Dear Dr. Zorba: My nose is clogged, my eyes itch, I sneeze and sneeze and sneeze. I love walking in the woods but when I do, I pay for it. Allergies are the pits. What’s the best treatment? And while we’re on the topic, what should I do about ticks and bug bites? – Stuffy
Dear Stuffy: You sound like one of the books I used to read to my children – “Alexander and the Terrible, Horrible, No Good, Very Bad Day.”
I know exactly about those pesky allergies because I have them. My mom, God bless her, called me ‘Sneezy’ at this time of year. She would dole out Benadryl when I was a kid, which made me so groggy that I stopped talking and went to sleep. Hmmm … maybe that was her intention.
I found the old-fashioned pills simply wretched. Allergy treatment today is as easy as 1-2-3.
1. Antihistamines. Start with one of the non-sedating antihistamines available over the counter – Claritin, Zyrtec and Allegra. Try one of them – doesn’t matter which one – and if it doesn’t work, double the dose.
If that fails then try one of the others. Each one is a bit different.
If you’re still stuffy, you may want to add the decongestant Sudafed, but be careful because it can keep you up at night.
Finally, if you’re suffering when you’re trying to sleep, add good old Benadryl and you’ll sleep like a baby.
2. Prescription steroid nasal sprays. They’re super effective at clearing the nose and safe to use as a stand-alone treatment. In fact, they’re my go-to drug for allergies. Some use them alone, while others use them as an add-on to antihistamines. Your choice.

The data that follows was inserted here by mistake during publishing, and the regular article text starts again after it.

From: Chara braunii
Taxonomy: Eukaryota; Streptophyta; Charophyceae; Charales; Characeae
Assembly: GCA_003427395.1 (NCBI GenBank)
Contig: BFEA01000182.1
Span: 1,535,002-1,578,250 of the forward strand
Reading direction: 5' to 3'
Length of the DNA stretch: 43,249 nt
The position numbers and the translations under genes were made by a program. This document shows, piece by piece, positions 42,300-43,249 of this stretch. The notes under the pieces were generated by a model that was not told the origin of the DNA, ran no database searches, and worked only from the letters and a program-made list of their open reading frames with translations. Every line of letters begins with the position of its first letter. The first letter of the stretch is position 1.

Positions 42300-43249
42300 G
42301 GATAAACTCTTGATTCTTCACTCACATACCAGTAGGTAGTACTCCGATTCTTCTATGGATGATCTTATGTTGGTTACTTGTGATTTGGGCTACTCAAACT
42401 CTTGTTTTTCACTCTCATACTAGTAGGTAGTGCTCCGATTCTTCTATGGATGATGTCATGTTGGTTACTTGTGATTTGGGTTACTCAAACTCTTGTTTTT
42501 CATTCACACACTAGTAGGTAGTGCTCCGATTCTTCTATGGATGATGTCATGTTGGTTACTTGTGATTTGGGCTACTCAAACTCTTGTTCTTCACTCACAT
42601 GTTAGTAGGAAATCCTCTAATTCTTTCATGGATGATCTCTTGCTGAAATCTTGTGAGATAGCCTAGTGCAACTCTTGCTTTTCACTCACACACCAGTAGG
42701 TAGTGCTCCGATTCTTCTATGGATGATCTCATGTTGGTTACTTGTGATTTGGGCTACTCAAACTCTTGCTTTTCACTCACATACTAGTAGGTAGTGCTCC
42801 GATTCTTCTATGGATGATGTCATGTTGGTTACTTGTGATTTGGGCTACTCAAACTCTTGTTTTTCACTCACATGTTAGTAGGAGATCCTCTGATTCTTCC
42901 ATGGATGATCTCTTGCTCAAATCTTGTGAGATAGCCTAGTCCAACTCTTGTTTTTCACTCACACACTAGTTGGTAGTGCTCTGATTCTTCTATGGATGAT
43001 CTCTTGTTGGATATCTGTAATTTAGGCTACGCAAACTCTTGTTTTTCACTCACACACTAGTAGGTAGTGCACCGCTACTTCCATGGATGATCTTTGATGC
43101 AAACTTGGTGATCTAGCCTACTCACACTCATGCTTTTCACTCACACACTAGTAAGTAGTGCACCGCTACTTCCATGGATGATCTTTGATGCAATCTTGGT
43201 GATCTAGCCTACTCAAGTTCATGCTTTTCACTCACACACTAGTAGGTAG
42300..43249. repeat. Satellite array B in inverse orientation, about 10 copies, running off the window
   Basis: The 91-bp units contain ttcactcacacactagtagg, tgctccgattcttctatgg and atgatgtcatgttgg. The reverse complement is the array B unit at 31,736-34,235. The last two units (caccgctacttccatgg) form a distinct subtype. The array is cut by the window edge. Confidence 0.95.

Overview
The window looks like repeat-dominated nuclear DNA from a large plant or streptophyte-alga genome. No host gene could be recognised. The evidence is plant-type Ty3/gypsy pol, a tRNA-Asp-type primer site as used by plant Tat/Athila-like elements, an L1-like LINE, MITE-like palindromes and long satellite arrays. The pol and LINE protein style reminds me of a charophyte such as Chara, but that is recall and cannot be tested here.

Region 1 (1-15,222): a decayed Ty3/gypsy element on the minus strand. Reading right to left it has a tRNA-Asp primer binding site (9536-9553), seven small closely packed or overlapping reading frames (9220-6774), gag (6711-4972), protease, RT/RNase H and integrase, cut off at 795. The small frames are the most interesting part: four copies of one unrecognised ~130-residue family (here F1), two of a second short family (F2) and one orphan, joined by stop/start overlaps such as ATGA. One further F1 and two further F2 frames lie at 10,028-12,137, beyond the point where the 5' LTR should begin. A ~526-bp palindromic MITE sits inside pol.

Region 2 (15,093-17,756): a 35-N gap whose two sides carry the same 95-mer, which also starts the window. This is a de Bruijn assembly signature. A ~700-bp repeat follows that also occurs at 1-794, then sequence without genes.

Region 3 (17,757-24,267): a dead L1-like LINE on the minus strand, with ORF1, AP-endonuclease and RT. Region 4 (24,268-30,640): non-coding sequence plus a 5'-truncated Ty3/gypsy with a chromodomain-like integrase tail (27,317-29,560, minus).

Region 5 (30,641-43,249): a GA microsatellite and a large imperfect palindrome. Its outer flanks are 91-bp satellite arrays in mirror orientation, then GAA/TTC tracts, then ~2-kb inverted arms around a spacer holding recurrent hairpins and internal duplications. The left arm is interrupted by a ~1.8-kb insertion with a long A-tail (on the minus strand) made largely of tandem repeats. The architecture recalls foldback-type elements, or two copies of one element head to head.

3. Eye drops. Start with over-the-counter antihistamine drops. I like the generic equivalent of Nafcon A or Vasocon A – cheap and effective. If that fails, call your doctor for a stronger prescription drop, such as Patanol.
These three steps work 95 percent of the time. All come in generics, so always choose them. Save money and you’ll be happier. If they fail, consider expensive drugs such as Sigular or call your doctor to see if you need the old standby – allergy shots.
Now what about bug bites? Prevention is the name of the game: Wear long-sleeved shirt and long pants in the forest to keep them off. Spray yourself – or better yet, spray your clothes – with DEET or Permethrine. When you get home, shower up and look for ticks. They have to be on your skin for more than 24 hours to spread Lyme disease.
If you find a tick on your body after more than 24 hours call your doctor. The antibiotic doxycycline – one 200mg dose – given within 72 hours of a tick bite can stop Lyme in its tracks. If you’re in the woods a lot, ask your doctor for a prescription to have on hand.
Now the fun part, treating those itchy bites. Recent research from the British Medical Journal shows that medicated creams containing cortisone, Benadryl or benzocaine are worthless.
Here’s my treatment: If you itch all over, use Aveeno oatmeal bath. If you have a super-itchy spot, consider a cool, moist compress with Domboro solution, available from your pharmacy.